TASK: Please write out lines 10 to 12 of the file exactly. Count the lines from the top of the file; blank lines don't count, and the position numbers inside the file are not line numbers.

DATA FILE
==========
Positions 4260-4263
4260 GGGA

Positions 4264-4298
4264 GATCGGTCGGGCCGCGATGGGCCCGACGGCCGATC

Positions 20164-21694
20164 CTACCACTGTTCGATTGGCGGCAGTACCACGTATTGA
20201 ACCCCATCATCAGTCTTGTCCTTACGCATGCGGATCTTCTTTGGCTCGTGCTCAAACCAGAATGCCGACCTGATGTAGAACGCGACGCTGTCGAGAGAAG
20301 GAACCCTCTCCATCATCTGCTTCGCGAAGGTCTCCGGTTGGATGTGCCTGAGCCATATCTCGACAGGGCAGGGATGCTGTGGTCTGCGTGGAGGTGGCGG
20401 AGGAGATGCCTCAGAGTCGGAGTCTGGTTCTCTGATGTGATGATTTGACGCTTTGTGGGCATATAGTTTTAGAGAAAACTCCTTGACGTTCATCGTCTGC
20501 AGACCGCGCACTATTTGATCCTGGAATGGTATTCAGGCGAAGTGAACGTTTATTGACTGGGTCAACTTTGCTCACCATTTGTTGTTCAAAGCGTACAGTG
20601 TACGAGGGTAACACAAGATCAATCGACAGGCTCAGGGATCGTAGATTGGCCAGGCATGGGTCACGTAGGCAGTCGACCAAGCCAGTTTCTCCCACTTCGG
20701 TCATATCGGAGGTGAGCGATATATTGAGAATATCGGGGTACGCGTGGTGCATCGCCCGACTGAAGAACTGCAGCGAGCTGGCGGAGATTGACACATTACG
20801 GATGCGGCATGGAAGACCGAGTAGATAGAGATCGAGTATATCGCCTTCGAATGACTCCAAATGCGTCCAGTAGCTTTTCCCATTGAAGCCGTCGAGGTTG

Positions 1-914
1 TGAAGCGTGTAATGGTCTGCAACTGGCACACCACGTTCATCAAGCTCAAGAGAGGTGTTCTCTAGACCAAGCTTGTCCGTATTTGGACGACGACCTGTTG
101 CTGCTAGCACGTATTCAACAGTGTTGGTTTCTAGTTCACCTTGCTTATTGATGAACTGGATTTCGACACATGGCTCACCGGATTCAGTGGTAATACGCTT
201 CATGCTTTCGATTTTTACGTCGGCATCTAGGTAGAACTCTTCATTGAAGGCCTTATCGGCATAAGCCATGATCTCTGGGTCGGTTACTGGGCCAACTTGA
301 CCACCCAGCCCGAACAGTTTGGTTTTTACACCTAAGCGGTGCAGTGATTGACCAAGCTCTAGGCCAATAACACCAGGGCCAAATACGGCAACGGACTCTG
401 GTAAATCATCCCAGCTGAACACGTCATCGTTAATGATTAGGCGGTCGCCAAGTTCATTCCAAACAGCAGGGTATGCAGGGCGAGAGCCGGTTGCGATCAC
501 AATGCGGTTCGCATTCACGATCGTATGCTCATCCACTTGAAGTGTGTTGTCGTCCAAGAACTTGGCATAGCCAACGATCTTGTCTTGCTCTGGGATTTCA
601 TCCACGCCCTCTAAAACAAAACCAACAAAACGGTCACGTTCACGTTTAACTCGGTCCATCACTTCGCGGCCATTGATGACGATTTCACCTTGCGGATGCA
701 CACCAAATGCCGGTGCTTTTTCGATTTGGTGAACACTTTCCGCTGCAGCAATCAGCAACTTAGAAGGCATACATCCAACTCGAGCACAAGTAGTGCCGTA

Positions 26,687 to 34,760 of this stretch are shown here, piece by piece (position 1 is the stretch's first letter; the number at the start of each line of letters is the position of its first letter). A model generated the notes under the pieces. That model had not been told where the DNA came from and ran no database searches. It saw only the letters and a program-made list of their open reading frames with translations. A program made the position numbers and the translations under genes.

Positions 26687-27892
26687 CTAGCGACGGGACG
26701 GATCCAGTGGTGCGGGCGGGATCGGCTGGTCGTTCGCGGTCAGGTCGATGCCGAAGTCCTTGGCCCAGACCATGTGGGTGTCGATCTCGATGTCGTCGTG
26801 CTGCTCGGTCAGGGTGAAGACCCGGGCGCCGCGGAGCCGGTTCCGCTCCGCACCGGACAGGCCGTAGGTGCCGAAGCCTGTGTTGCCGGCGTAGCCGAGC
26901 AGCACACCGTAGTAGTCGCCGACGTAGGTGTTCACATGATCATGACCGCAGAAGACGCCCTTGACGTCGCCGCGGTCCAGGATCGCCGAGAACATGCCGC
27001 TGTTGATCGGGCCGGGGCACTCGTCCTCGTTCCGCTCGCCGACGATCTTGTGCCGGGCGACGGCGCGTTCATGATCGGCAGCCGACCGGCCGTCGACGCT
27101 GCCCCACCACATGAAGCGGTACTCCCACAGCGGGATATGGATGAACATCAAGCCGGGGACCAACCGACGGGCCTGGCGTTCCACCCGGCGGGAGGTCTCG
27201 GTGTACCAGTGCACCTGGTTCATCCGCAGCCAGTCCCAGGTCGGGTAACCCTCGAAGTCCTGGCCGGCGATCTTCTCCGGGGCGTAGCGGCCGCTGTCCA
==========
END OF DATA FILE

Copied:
20501 AGACCGCGCACTATTTGATCCTGGAATGGTATTCAGGCGAAGTGAACGTTTATTGACTGGGTCAACTTTGCTCACCATTTGTTGTTCAAAGCGTACAGTG
20601 TACGAGGGTAACACAAGATCAATCGACAGGCTCAGGGATCGTAGATTGGCCAGGCATGGGTCACGTAGGCAGTCGACCAAGCCAGTTTCTCCCACTTCGG
20701 TCATATCGGAGGTGAGCGATATATTGAGAATATCGGGGTACGCGTGGTGCATCGCCCGACTGAAGAACTGCAGCGAGCTGGCGGAGATTGACACATTACG